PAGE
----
The film is set in the Korean port city of Busan during the reign of organized crime in the 80s and the subsequent declaration of war toward it in the 90s by President Roh Tae-woo.


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Choi Ik-hyun is a corrupted Busan customs officer, who is not averse to taking bribes or pilfering goods. Eventually he discovers a shipment of crystal meth, which leads him to kingpin Choi Hyung-bae, who is also a member of the same Choi family clan. Due to that tie and their common interest, the two of them form a peculiar alliance, since they are radically opposite characters, both in appearance and character.


Yoon Jong-bin presents a highly realistic and entertaining depiction of the crime world of the aforementioned decades, and creates a truly masterful crime thriller with constant plots, intrigues, betrayals, and violence. The usual narrative of the rise and fall of the criminal is present once more in this film, but Jong-bin manages to transcend it by making a clear and somewhat satirical commentary on the era. Furthermore, the fact that he presents, from the beginning, the protagonists and the rest of the crime world, as pitiable is another original notion, since the usual case for the gangsters is to appear magnificent in the beginning.


He bases much of the film upon the differences of the two main characters, with Choi Ik-hyun being annoying, filled with pettiness and ridiculous looking, and Choi Hyung-bae being the exact opposite, and their complex relationship that becomes even worse during the prosecutions in the 90s. Both of the characters, though, are actually evil and prone to walk over dead bodies in order to accomplish their goals. Their constant antagonism is, actually, the center of the film.

Choi Min-sik is magnificent as Choi Hyung-bae, capturing both the comical and the serious side of his character, and Ha Jung-woo as Choi Hyung-bae is quite persuasive, to say the least.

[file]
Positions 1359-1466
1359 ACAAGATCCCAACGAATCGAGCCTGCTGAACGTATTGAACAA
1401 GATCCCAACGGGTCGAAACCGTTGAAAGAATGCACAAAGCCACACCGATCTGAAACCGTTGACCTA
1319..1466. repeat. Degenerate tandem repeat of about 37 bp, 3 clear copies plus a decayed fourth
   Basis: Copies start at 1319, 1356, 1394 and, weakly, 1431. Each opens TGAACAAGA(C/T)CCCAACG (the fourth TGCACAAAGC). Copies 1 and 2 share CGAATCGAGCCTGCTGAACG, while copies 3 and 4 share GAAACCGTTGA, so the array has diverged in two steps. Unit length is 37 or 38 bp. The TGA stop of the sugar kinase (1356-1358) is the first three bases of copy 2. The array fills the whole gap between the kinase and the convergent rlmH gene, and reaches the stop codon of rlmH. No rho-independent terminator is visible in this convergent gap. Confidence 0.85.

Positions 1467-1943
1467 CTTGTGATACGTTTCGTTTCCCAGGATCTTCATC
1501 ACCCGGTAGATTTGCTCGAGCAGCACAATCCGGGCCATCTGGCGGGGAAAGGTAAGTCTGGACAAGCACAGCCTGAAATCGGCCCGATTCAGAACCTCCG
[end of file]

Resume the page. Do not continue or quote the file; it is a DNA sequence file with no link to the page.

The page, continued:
The editing is another point of excellence, particularly because Kim Jae-beom and Kim Sang-beom manage to portray the overlapping chronological structure in an easily understandable way. The cinematography is adequate but not as impressive as in other gangster films such as “A Dirty Carnival,” although Go Nak-seon’s purpose is to be in par with the realism that permeates the film instead of presenting stylized sequences.

“Nameless Gangster” is a great film that will not disappoint any fans of crime movies or thrillers.

My name is Panos Kotzathanasis and I am Greek. Being a fan of Asian cinema and especially of Chinese kung fu and Japanese samurai movies since I was a little kid, I cultivated that love during my adolescence, to extend to the whole of SE Asia. Starting from my own blog in Greek, I then moved on to write for some of the major publications in Greece, and in a number of websites dealing with (Asian) cinema, such as Taste of Cinema, Hancinema, EasternKicks, Chinese Policy Institute, and of course, Asian Movie Pulse. in which I still continue to contribute. In the beginning of 2017, I launched my own website, Asian Film Vault, which I merged in 2018 with Asian Movie Pulse, creating the most complete website about the Asian movie industry, as it deals with almost every country from East and South Asia, and definitely all genres. You can follow me on Facebook and Twitter.


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